19. Ngaio Marsh is one of my comfort reads. I too am going through her books. Just finished Death and the Dancing Footman and am now onto the next. I like the mysteries, but am more interested in main characters and how they changed over time.

    1. I started with Overture to Death and Death and the Dancing Footman because they were both country house murders which I’m supposed to be researching, and then just went back to the first one to read them in order. I won’t make it through all of them, but it’s interesting to see how she progresses as a writer.

      One of the things that’s always intrigued me was how bad all the famous sleuths were at romance. My favorite anecdote–don’t know where I got it or if it’s apocryphal–is Allingham and Sayers meeting on a train and talking about how difficult it was getting Campion and Wimsey to make a move on their long time loves, and Allingham told Sayers she’d eventually just whacked Albert on the head so he saw Amanda as a stranger for the first time and loved her all over again only to find out they’d been engaged for five years and she’d fallen for somebody else. That galvanized him, but my favorite part of that romance plot (it’s in Traitor’s Purse) is when he thinks, “Five years??? What the hell was I thinking?” Exactly, Albert.

      1. But Wimsey proposed to Harriet as soon as he got her free from the murder charge and she refused, fearing it would be an unequal situation (not socially, although it was, but because he had rescued her). As I recall, we are told that he re-proposed at intervals. The problem was bringing *Harriet* up to scratch. (It also required Sayers to show that Wimsey had hidden virtues. I have elsewhere noted that Bujold, a Sayers fan, gave a similar personality upgrade to Ivan Vorpatril.)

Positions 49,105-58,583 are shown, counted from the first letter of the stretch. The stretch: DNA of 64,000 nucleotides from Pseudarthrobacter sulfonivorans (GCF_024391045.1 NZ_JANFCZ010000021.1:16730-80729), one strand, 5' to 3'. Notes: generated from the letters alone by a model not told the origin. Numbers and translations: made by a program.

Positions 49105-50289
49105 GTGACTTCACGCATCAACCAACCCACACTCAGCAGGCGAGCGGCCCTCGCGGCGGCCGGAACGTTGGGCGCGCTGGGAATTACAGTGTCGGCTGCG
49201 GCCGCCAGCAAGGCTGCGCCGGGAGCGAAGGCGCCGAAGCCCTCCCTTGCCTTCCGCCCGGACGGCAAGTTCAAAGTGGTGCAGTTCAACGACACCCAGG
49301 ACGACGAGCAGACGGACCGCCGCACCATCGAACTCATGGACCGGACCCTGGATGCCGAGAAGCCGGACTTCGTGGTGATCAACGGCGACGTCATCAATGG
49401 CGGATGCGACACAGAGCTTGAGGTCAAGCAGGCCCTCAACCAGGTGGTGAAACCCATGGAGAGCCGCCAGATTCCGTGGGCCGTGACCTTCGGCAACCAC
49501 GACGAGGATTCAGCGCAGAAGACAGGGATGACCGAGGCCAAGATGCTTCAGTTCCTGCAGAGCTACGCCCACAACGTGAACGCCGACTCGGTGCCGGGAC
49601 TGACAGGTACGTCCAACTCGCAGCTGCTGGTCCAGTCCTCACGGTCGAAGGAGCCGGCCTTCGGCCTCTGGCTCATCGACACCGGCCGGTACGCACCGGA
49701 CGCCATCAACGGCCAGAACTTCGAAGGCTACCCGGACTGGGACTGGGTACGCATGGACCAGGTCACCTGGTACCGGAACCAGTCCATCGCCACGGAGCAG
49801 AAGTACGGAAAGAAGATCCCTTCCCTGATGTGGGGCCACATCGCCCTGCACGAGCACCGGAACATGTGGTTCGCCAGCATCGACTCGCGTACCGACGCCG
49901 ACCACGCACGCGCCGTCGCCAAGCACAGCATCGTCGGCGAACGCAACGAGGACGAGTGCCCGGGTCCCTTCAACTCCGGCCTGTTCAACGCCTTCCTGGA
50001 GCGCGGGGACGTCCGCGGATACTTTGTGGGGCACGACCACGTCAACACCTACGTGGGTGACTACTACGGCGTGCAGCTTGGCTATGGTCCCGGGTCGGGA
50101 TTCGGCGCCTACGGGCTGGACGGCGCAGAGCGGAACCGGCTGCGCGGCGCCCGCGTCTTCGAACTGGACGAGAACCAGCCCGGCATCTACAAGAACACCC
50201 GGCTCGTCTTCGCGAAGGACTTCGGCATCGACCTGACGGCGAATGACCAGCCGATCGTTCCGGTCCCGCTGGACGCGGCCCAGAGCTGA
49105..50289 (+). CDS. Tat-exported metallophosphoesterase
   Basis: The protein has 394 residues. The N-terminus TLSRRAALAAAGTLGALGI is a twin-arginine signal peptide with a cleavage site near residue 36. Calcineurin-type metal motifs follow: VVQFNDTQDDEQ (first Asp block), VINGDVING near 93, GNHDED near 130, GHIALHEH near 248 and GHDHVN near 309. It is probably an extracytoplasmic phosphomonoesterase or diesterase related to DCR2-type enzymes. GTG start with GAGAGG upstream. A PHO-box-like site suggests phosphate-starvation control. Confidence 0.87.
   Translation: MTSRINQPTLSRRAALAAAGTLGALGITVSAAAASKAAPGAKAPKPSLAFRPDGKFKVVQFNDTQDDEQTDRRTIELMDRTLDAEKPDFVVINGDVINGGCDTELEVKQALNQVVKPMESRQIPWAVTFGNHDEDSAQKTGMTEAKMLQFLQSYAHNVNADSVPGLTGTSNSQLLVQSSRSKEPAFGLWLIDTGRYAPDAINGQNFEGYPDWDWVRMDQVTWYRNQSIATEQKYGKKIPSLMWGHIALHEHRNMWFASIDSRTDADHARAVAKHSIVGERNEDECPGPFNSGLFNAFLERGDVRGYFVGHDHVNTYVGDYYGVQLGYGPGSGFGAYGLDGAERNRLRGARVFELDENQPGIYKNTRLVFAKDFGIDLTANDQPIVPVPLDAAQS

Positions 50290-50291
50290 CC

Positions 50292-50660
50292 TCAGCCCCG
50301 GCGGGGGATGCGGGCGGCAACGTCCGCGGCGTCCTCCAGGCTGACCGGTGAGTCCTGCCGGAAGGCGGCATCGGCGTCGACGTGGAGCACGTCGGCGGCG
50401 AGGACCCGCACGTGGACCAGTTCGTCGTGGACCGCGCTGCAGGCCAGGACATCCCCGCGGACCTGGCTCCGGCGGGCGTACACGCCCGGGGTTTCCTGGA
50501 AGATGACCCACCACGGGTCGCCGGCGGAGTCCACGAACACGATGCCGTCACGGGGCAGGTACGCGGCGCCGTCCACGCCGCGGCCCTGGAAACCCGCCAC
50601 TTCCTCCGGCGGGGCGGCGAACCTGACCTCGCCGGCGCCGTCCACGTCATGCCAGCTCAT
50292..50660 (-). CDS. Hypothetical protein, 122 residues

I’ve read some of the Allingham books and liked them, but I remember little. Not only is my reading list growing, but so is my re-reading list!

        1. Speaking of Wimsey, the Megatherium Trust, which figures there, also shows up in the Miss Fisher series by Kerry Greenwood. I believe that later in the Fisher series there is also a throwaway reference to “Peter” in a context strongly suggesting Wimsey.

        2. Well technically he proposed to Harriet the first time he met her, which weakened his cause, as she was in prison and had already receiving many proposals by letter from people interested her murder trial. He wisely didn’t approach her when she was just acquitted, only later

    2. I think I tried Marsh at some point and she did not click with me. But that was probably decades ago and I really should retry her.

      1. I’m finding the earlier ones not as good as the later ones. Overture to Death is very good. And I do like Artists in Crime, but that might just be because I like books about art. The ones set in theaters are almost all excellent. And I do like A Surfeit of Lampreys a lot.

        1. I second this because after Jenny’s rec last week, I figured might as well start at the beginning to get to know the detective, and I found the first one fairly awful. I was really bored and felt like she kept giving us clues out of context so we couldn’t actually figure anything out, and there was a ton of what felt like extraneous info, and the whole Russian thing felt kind of offensive but also like a big distraction from the main story, plus why couldn’t (spoiler ahead) the detective pop out of the chimney BEFORE Nigel was tortured with a needle under the nail? And also I’m kind of over having a “Watson” figure anyway, especially a young man who’s not entirely dumb but not the brightest either. It feels like a tired conceit to me, but I also acknowledge that perhaps when she wrote this it wasn’t yet.

          Anyway, all that to say, I reluctantly but devotedly picked up the actual book Jenny recommended (Overture to Death) and while I’m still finding myself a bit distracted with it, it’s hilarious and an excellent study in how to write characters. It’s much more engaging, and she does a great job of plopping you right in the middle of the drama of this small village before any crime even happens at all so that by the time it does, you’re invested and might even have a theory about who would most want to off the victim. I don’t know that I’ll read others of hers per se, but this one is definitely worth a read if you’re at all interested.

          1. Read one of the ones with a Shakespearean theatre theme, they are cool, Marsh was very into theatre. Killer Dolphin is the first, a murder mystery around a play about Shakespeare’s life, but I love the last one, Light Thickens, based on a production of Macbeth.